Watched Gypsy in school last Thursday. A very engaging student production. Music by Jule Styne, lyrics by Stephen Sondheim, and book by Arthur Laurents. Mother Rose was hungry for stardom for her daughters. When the older one June eloped, the younger one Louise bore the brunt of maternal attention until she gained fame as a stripper and renamed herself Gypsy Rose Lee. The musical also bore witness to the fall of vaudeville and the rise of burlesque.
Then on Sunday, with TB I watched The Gershwins' Porgy and Bess, directed by alumnus Diane Paulus, and adapted by Suzan-Lori Parks and Diedre Murray from the original folk opera by George Gershwin, DuBose, Dorothy Heyward and Ira Gershwin. Crippled Porgy took Bess in after her man Crown killed someone and had to flee. Crown returned to claim his woman, and Porgy killed him after a struggle. I have not watched the original, but was told by a colleague that the adaptation cut a few of Porgy's arias, and so shifted the attention to Bess, who was also given a more sympathetic treatment.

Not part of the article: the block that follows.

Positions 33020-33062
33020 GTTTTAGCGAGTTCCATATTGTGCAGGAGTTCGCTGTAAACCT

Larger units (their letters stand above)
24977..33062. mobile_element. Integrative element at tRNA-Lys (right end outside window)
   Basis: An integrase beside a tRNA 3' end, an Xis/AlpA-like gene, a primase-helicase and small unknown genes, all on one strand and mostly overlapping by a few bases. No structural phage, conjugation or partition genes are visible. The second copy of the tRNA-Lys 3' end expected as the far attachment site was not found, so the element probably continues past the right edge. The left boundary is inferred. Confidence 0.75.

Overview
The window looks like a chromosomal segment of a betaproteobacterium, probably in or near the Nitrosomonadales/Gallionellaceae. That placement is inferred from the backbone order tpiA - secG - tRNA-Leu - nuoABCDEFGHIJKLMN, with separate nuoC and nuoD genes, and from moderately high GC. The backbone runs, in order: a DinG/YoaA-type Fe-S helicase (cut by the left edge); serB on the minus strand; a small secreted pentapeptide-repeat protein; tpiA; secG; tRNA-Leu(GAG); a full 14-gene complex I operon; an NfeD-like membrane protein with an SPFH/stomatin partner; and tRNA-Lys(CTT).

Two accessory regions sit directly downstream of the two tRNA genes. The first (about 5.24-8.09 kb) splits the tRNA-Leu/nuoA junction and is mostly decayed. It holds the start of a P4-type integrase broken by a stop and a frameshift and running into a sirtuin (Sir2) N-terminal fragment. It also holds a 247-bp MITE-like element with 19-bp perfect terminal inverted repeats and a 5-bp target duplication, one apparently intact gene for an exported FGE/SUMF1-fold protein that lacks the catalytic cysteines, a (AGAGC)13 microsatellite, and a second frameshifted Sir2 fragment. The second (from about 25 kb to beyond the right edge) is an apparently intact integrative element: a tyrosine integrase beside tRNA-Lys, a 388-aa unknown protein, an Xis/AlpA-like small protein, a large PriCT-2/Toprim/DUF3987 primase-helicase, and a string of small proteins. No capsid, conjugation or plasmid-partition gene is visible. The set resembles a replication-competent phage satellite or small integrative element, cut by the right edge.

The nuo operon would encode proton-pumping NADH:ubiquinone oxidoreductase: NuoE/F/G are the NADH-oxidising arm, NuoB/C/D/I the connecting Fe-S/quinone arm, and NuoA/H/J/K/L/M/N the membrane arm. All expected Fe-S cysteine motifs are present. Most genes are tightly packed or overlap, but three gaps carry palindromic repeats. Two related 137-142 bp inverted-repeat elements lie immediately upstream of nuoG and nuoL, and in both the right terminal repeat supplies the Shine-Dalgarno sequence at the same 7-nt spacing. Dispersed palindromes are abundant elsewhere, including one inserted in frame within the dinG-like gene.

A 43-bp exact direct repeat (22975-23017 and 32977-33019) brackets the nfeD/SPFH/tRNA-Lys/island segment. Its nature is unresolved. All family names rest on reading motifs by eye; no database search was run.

Audra McDonald sang Bess superbly, though her operatic singing did not quite gel, to my ears, with Norm Lewis' musical theater singing as Porgy. David Alan Grier was a slick Sporting Life, who succeeded finally in tempting Bess to escape Catfish Row for the bright lights of New York City. Phillip Boykin played Crown with real menace. He was the force of chaos in the tight fishing village. Of all the songs, "Summertime," "A Woman Is a Sometime Thing" and "My Man's Gone Now" were sung most memorably.